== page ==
deliran, You've drunk the koolaid and bought the whole package. (I worked 30 years in hazardous waste and cleanup, all of that with risk analysis. So I know the mind set.) Risk analysis frequently fails to ask the important underlying question. So we accept a one in a million rate of death for the red dye in hot dogs. (That's a real figure by the way - the Delaney rule.) But no one asks why we should tolerate that any deaths for a redder hot dog. Or if there's a lower risk alternative. The sickest I saw this in my career was when industry came in and asked EPA to revisit arsenic exposure. The principle risk of arsenic is its contribution to causing skin cancer. Industry came in to note science had gotten better at detecting skin cancer and curing it. Therefore they argued they should get to increase the exposure limit for arsenic to get back to the "speed limit" of 1 in a million. So they wanted to give more people skin cancer and put more people into treatment so they could dump more arsenic into our environment. And you and yours are okay with that because 0 risk is unachievable and everything has a price. This is the kind of thinking that puts models above morals and people.
Posted by retrogrouch on April 19, 2014 at 12:47 PM · Report this
It seems the underlying question here - not well stated in the article- is its not about shifting from 1 in a million to 1 in a 100,000 risk factor - but instead that the underlying estimate about how much fish people eat has changed dramatically since 1970. The rule should reflect the reality of consumption today.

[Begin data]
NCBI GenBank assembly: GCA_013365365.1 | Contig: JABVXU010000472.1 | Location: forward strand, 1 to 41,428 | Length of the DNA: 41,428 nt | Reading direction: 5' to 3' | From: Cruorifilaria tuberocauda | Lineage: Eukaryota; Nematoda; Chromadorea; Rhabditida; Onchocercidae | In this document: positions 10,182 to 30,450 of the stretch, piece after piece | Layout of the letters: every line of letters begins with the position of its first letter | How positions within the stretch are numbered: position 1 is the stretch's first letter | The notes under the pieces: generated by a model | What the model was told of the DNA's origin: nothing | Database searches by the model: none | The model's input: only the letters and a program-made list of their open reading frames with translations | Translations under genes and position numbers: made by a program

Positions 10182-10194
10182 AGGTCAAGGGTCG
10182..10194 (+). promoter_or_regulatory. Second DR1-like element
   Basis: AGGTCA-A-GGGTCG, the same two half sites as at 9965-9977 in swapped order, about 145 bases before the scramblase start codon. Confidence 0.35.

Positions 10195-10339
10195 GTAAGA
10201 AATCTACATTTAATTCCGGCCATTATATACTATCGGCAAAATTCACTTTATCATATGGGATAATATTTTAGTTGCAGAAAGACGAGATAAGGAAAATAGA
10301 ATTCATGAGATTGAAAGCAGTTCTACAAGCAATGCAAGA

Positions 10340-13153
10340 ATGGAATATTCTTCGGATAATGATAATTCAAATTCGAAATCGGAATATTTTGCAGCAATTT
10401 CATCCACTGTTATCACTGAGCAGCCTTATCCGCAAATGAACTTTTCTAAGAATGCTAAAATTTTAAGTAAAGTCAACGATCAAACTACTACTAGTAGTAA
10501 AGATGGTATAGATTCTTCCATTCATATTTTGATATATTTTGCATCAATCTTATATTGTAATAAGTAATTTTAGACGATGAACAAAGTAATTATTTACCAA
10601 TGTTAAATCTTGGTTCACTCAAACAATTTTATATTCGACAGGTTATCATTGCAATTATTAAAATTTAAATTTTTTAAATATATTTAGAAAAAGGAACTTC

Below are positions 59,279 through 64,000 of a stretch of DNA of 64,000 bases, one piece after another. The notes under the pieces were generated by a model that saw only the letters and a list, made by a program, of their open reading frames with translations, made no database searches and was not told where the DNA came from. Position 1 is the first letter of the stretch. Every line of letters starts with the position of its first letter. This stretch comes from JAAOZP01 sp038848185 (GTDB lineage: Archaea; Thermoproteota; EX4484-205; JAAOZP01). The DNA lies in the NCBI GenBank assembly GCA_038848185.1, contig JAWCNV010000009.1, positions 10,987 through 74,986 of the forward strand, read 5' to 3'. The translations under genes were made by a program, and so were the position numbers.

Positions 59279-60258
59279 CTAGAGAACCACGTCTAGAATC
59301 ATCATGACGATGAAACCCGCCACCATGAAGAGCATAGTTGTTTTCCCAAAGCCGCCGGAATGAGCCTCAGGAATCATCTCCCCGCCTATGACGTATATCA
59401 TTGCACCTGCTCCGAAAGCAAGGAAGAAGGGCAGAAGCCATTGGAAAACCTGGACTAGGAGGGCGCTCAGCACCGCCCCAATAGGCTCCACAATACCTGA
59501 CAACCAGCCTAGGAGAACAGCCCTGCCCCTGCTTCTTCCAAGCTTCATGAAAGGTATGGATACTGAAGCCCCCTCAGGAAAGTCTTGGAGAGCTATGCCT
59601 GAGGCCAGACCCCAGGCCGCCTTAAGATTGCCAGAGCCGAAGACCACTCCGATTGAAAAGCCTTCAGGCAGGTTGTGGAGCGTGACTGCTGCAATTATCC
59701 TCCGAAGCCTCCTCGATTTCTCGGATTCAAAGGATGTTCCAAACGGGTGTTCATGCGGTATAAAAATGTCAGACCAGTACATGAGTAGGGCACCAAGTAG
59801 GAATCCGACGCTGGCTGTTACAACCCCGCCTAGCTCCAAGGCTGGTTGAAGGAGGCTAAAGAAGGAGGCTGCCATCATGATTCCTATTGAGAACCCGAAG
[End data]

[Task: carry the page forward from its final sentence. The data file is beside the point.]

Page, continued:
Posted by retrogrouch on April 19, 2014 at 12:49 PM · Report this
Gotta jump in and agree with delirian here. I am an environmental professional. It is not just big executives trying to line their pocketbooks when it comes to these standards. They are so low that current technologies cannot meet them, and are unlikely to in the foreseeable future. A lot of small businesses will simply be in violation 100% of the time, not just Boeing. Does that mean we should forsake all industry in the state? It is a worthy goal to decrease the environmental impact of industry as much as possible, but there do need to be trade-offs. Yes, @11, there are those that will try to take advantage. That's why we have to institute technologically and economically feasible standards and enforce them.

Additionally, the studies used to determine likelihood of causing cancer, for example, are highly uncertain and extremely conservative. While chemicals like arsenic and mercury are well understood and there are human studies to understand toxicity, the majority of chemicals are not like this and it is important to recognize this uncertainty, not just cue the hysteria.
Posted by ithappenedtome on April 19, 2014 at 2:40 PM · Report this
Baconcat 14
That 70 year exposure rate, when combined with extremely conservative fish consumption rates, sounds like local natives were not considered very well in this whole thing. Even a slight increase in allowable carcinogens would have a huge impact on local tribes when you consider fish consumption rates in their communities. If this is an acceptable or negligible risk to any policy then that policy is thoroughly racist.
Posted by Baconcat on April 19, 2014 at 5:51 PM · Report this
delirian 15
@14: Just a heads up. Using the term conservative when talking about risk management means less risk, not more. A conservative consumption rate would offer greater protection. Don't confuse the political meaning with the technical meaning. A conservatively designed system is something that is designed beyond the basic requirements.
Posted by delirian on April 20, 2014 at 1:56 AM · Report this

Add a comment


All contents © Index Newspapers, LLC
1535 11th Ave (Third Floor), Seattle, WA 98122
Contact | Privacy Policy | Terms of Use | Takedown Policy